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VCU study reveals 25 percent smaller primary care physician workforce

Rebecca Barnabi
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A new study by Virginia Commonwealth University’s School of Medicine reveals that the Commonwealth’s primary care workforce is spread thinner than previously known.

The study, according to a press release, enabled researchers to develop a new method for determining how many primary care physicians are in Virginia.

From health care claims data, researchers identified 5,899 active physicians who provided primary care services, including wellness exams, between 2015 and 2019 in Virginia. That number is up to 25 percent smaller than previous estimates. The findings were published in the Annals of Family Medicine. The study will enable Virginia to better understand its primary care capacity and establish equitable access for patients. The study’s results could help Virginia legislator and planners implement policy changes to ensure equitable primary care access across all Virginia communities.

“Primary care is the foundation of a functional health care system,” Dr. Alison Huffstetler, an assistant professor and clinician researcher at the School of Medicine’s Department of Family Medicine & Population Health and lead author of the study, said in the press release. “That’s how we give patients access to care, collaborate with other clinicians to coordinate care and provide continuity for each patient. Primary care physicians are essential for promoting health, preventing disease and improving health equity. Having a comprehensive understanding of the primary care workforce is essential for establishing equitable access to primary care, planning for future workforce needs and adapting policies that address primary care reimbursement.”

Previous resources had limitations which overestimated the primary care physician workforce, according to the press release.

“Many of these resources utilize survey results that are self-reported by physicians and aren’t regularly updated. This kind of method makes it hard to keep track of when a physician graduates from residency, moves to a different state or retires,” Huffstetler said.

The data also does not record when primary care services are provided by specialists.

“We wanted a complete picture of who is providing primary care in Virginia. To do so, it was important that we accounted for both the traditional primary care workforce and specialists who are acting in a primary care functioning capacity,” Huffstetler said.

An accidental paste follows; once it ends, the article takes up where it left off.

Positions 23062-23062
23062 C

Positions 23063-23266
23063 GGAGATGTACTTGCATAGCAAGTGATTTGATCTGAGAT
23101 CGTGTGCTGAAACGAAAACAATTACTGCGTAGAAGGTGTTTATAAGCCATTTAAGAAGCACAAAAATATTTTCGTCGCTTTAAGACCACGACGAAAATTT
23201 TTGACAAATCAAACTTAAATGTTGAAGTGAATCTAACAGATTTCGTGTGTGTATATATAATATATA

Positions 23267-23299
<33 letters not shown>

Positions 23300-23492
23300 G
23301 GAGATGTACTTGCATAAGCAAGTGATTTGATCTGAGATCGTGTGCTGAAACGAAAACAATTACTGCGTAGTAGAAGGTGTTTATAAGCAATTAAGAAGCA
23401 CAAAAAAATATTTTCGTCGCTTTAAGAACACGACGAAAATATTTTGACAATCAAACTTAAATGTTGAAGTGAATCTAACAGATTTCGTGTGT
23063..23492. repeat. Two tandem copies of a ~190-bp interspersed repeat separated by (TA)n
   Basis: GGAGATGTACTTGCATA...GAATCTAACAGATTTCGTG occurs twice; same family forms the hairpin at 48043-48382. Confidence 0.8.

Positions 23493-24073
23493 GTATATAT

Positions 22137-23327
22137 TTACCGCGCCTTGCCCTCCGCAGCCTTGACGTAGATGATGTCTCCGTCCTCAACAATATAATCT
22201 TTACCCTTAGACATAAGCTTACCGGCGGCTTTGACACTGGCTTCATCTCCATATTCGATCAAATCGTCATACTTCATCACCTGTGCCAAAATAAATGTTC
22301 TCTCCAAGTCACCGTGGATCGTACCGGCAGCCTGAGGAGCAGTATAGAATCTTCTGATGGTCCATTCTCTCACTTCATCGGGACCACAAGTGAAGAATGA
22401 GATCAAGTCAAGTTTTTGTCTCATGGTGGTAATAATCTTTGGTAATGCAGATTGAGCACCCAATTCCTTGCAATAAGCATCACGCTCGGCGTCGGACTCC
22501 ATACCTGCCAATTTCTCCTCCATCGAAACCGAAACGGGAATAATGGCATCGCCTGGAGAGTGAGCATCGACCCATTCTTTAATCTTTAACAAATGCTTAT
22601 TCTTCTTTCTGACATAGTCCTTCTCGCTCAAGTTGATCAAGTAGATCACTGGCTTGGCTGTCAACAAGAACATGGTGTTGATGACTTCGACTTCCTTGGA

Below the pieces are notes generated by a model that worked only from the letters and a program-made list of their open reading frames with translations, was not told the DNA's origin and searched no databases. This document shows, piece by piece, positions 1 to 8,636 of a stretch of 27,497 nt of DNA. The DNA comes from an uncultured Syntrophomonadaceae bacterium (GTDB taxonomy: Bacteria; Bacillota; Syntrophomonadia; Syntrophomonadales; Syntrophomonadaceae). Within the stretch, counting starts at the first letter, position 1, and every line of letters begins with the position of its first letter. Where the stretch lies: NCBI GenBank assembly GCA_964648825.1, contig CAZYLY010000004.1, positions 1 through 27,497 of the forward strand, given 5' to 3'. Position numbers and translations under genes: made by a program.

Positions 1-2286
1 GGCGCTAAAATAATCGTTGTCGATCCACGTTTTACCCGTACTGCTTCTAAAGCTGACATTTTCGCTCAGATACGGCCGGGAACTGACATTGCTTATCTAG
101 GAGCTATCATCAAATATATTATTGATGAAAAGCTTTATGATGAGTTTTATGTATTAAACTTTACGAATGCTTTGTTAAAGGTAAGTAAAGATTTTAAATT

Through patient claims data, Huffstetler and colleagues developed a more accurate method for identifying active primary care physicians. Data from the National Plan and Provider Enumeration System was first assessed by the research team, then de-identified patient claims data from 2015 to 2019 was evaluated through the Virginia All-Payer Claims Database. The database enabled the researchers to determine which physicians were actively providing primary care services during the selected time period.

Of 20,976 active physicians in Virginia, 5,899 were identified as providing primary care services, a number similar to data from the American Medical Association, but 25 percent smaller than the Association of American Medical Colleges’ estimates.

Several factors, according to the press release, have impacted primary care physicians, including the COVID-19 pandemic and the expansion of Medicaid. A large cohort of physicians are approaching retirement, and, as the availability of and demand for physicians changes, an accurate estimate of active physicians in the workforce will be necessary.

Future studies will examine what services physicians are providing, and the need for telehealth.

“I became a family doctor because I wanted to make sure that my community had access to thoughtful, well-resourced care,” Huffstetler said. “That’s what drives my care every day, and I hope that every family can find equitable, high-quality primary care in their own neighborhoods.”



Rebecca Barnabi

Rebecca Barnabi

Rebecca J. Barnabi is the national editor of Augusta Free Press. A graduate of the University of Mary Washington, she began her journalism career at The Fredericksburg Free-Lance Star. In 2013, she was awarded first place for feature writing in the Maryland, Delaware, District of Columbia Awards Program, and was honored by the Virginia School Boards Association’s 2019 Media Honor Roll Program for her coverage of Waynesboro Schools. Her background in newspapers includes writing about features, local government, education and the arts.